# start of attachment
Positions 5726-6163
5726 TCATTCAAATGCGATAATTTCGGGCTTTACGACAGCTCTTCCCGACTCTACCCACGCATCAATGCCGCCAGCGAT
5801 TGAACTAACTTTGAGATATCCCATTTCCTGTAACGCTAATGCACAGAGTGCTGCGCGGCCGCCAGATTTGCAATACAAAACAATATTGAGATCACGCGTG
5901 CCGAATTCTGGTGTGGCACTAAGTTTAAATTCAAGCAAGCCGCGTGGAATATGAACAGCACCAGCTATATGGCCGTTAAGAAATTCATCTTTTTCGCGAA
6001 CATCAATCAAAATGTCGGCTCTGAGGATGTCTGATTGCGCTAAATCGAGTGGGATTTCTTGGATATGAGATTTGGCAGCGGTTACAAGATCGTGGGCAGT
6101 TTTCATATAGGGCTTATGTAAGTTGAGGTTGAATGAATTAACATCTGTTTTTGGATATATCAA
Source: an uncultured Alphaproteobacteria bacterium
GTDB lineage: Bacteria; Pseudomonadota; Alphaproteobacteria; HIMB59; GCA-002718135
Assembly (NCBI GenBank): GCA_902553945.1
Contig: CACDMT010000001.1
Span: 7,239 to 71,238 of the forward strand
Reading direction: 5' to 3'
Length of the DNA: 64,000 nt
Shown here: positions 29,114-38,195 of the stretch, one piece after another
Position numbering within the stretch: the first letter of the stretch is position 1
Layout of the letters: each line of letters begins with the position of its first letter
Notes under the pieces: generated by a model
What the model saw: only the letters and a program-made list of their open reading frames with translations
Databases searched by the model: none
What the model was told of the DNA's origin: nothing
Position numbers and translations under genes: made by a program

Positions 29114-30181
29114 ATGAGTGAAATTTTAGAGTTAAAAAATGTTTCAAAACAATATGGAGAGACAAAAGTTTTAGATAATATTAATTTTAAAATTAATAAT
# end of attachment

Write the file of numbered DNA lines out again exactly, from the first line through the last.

Positions 5726-6163
5726 TCATTCAAATGCGATAATTTCGGGCTTTACGACAGCTCTTCCCGACTCTACCCACGCATCAATGCCGCCAGCGAT
5801 TGAACTAACTTTGAGATATCCCATTTCCTGTAACGCTAATGCACAGAGTGCTGCGCGGCCGCCAGATTTGCAATACAAAACAATATTGAGATCACGCGTG
5901 CCGAATTCTGGTGTGGCACTAAGTTTAAATTCAAGCAAGCCGCGTGGAATATGAACAGCACCAGCTATATGGCCGTTAAGAAATTCATCTTTTTCGCGAA
6001 CATCAATCAAAATGTCGGCTCTGAGGATGTCTGATTGCGCTAAATCGAGTGGGATTTCTTGGATATGAGATTTGGCAGCGGTTACAAGATCGTGGGCAGT
6101 TTTCATATAGGGCTTATGTAAGTTGAGGTTGAATGAATTAACATCTGTTTTTGGATATATCAA
Source: an uncultured Alphaproteobacteria bacterium
GTDB lineage: Bacteria; Pseudomonadota; Alphaproteobacteria; HIMB59; GCA-002718135
Assembly (NCBI GenBank): GCA_902553945.1
Contig: CACDMT010000001.1
Span: 7,239 to 71,238 of the forward strand
Reading direction: 5' to 3'
Length of the DNA: 64,000 nt
Shown here: positions 29,114-38,195 of the stretch, one piece after another
Position numbering within the stretch: the first letter of the stretch is position 1
Layout of the letters: each line of letters begins with the position of its first letter
Notes under the pieces: generated by a model
What the model saw: only the letters and a program-made list of their open reading frames with translations
Databases searched by the model: none
What the model was told of the DNA's origin: nothing
Position numbers and translations under genes: made by a program

Positions 29114-30181
29114 ATGAGTGAAATTTTAGAGTTAAAAAATGTTTCAAAACAATATGGAGAGACAAAAGTTTTAGATAATATTAATTTTAAAATTAATAAT